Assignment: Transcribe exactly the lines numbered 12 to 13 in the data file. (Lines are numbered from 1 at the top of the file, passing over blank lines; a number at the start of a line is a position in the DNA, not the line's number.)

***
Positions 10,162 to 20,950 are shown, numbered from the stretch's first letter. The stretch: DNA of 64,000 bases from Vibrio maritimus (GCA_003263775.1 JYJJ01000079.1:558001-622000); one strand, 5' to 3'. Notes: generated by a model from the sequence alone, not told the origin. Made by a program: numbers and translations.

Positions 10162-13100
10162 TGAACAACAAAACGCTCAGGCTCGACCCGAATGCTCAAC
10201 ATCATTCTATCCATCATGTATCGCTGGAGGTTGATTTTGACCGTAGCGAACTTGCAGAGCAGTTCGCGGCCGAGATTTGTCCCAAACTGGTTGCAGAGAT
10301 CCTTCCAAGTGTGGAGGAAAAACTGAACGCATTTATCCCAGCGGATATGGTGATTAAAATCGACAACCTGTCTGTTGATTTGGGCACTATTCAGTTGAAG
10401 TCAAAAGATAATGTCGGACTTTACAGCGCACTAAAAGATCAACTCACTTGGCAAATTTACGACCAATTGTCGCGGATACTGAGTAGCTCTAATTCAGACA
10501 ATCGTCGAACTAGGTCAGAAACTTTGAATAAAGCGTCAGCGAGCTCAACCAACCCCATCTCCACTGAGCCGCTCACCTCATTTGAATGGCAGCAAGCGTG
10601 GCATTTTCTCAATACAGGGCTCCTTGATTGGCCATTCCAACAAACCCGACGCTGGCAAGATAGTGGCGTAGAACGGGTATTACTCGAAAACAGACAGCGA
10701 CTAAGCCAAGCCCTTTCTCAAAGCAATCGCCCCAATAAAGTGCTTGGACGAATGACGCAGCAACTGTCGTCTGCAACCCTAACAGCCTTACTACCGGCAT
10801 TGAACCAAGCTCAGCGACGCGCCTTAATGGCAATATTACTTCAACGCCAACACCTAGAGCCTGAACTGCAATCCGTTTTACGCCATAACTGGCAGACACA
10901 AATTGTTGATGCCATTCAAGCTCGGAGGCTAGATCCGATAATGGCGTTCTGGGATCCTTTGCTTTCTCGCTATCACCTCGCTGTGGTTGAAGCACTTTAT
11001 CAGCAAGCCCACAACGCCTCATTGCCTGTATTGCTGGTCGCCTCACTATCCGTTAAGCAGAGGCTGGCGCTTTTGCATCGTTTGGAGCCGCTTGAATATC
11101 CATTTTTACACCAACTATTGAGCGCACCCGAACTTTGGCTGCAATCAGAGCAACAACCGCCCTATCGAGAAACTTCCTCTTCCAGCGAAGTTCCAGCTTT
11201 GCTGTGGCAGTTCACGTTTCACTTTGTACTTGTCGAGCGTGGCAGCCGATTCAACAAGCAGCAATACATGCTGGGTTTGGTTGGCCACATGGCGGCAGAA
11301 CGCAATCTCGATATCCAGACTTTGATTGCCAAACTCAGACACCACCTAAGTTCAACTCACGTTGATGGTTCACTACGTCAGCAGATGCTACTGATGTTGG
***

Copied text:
11001 CAGCAAGCCCACAACGCCTCATTGCCTGTATTGCTGGTCGCCTCACTATCCGTTAAGCAGAGGCTGGCGCTTTTGCATCGTTTGGAGCCGCTTGAATATC
11101 CATTTTTACACCAACTATTGAGCGCACCCGAACTTTGGCTGCAATCAGAGCAACAACCGCCCTATCGAGAAACTTCCTCTTCCAGCGAAGTTCCAGCTTT